Viktor E. Frankl, twentieth-century philosopher and survivor of Nazi concentration camps shows how we all bump up against complex challenges that leave us feeling helpless and hopeless. In the same breath, he gives us another option. That option is to find a way to change ourselves, building resilience as we adapt to the challenge we face.
    (In HSD, we talk about Adaptive Capacity as the ability to shift and adapt in the face of complex situations that may constrain us from action. Because we have adaptive capacity, we do believe that nothing is intractable.)
     
  • “The future belongs to those who believe in the beauty of their dreams.”
    Eleanor Roosevelt, diplomat, activist and wife of the US president from 1933-1945, understood the power of memory and imagination in navigating complex human systems. She knew that people who believe in their dreams experience tension that emerges between the present and their desired future. She reminds us that we can create the future we want if we believe in our dreams.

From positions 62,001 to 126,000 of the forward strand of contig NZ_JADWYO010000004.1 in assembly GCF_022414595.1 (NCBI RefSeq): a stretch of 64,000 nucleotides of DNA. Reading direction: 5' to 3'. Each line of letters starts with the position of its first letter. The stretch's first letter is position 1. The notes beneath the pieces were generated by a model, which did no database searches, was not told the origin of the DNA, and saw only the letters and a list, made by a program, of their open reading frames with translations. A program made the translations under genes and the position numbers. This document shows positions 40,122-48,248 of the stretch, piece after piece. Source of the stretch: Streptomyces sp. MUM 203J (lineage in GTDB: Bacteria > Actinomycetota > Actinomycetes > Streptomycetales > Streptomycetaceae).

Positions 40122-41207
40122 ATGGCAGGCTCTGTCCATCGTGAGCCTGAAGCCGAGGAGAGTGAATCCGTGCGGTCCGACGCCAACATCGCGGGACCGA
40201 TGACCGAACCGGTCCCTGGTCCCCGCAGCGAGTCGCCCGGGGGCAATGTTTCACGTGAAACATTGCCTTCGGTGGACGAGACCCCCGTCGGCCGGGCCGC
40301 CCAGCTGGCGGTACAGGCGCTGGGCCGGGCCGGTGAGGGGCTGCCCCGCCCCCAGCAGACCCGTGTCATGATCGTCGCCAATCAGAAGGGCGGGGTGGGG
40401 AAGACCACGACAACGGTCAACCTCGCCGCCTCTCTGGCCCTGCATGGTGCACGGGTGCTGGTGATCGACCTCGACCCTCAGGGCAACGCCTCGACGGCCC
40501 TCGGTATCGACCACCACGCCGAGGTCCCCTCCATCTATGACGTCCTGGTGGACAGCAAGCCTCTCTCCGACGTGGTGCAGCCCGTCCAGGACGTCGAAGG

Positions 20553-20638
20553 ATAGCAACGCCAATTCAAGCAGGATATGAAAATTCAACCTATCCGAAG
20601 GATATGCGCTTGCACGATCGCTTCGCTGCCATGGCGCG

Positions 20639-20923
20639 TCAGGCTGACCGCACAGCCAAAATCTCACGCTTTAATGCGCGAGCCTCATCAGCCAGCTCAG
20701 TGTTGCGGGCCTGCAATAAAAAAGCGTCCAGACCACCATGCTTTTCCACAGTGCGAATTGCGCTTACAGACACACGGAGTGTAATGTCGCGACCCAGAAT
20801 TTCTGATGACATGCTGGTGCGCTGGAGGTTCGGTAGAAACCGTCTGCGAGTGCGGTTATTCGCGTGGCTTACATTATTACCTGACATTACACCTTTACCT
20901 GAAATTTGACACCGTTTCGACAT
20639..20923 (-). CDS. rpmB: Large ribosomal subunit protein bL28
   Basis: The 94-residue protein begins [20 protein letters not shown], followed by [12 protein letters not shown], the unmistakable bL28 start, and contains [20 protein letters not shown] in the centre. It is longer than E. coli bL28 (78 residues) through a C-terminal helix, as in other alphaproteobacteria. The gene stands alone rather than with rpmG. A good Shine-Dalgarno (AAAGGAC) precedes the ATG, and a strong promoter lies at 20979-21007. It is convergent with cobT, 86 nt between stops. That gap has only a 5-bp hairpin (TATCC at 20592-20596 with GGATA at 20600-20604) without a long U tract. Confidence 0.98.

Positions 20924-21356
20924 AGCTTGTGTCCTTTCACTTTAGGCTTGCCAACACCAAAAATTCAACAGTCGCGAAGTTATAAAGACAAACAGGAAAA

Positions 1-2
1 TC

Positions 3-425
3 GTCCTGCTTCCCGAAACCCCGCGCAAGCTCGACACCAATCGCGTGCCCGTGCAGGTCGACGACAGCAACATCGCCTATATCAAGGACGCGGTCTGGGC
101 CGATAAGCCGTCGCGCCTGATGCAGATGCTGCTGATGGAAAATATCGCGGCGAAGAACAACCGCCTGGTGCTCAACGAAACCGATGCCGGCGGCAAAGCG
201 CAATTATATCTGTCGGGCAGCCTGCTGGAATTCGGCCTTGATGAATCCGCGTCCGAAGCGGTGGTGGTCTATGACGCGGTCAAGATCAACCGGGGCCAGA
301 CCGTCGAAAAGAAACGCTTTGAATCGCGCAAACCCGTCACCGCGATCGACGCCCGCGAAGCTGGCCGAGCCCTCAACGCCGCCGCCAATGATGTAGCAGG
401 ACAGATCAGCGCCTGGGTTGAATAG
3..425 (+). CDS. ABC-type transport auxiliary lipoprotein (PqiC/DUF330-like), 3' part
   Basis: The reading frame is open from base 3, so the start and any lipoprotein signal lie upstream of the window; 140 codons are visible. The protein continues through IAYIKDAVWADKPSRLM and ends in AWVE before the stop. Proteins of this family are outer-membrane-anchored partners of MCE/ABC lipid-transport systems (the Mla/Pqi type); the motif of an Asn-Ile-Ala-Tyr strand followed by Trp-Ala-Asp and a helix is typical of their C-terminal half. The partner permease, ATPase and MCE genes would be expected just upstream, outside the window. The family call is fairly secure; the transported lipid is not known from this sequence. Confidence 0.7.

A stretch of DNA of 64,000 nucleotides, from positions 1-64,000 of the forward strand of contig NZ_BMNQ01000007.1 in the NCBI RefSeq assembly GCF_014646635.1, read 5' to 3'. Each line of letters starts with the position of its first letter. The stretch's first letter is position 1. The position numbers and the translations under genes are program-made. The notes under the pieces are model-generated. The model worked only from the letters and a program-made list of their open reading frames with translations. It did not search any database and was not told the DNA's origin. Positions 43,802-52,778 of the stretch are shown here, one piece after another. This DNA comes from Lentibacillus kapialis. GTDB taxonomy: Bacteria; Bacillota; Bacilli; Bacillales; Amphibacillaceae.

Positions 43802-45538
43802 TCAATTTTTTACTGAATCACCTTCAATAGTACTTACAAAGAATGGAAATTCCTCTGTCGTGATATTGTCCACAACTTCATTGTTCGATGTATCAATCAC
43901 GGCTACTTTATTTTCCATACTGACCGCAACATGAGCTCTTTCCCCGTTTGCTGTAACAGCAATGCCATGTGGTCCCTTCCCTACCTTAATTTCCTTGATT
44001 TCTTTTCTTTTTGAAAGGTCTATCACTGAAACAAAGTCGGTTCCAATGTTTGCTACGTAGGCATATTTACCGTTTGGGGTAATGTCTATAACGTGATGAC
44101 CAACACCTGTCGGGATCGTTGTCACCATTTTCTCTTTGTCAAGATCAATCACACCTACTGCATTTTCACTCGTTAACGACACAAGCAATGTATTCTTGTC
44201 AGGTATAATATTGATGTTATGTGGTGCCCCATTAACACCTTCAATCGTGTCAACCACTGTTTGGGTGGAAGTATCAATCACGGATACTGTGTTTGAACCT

(In HSD, we talk about tension that emerges where we realize the difference between where we are and where we dream of being. That tension acts as a driving force that moves human systems forward.)

What can we learn about creating powerful narratives that help us capture the imaginations and intentions of our readers and our listeners? In organizations and communities, we create stories to help shape the culture we want. We use narratives that help people both understand the need for change and understand their roles in that change. We search for the best narratives to market our goods and services. We struggle to be heard above the din in this sea of words.

We can, in fact, find ways to leverage the complexity that is common across human systems. We can build on what we understand about the patterns we share. We can use the Adaptive Action cycle to build the arc that turns our individual stories into one coherent narrative. We can step into the complexity of reality to explore patterns and tensions that create our stories.

In March, join us for a deeper dive into these questions about the complexity in our narratives. On March 19, 20, and 22, Bhavesh Patel and I will host Framing Narratives of Change: Adaptive Action and Your Story, a 6-hour Adaptive Action Lab, to explore these and other questions about how to leverage the complexity in your stories to create compelling narratives. In the meantime, be in touch to share your narratives about the complexity in your life.

Royce Holladay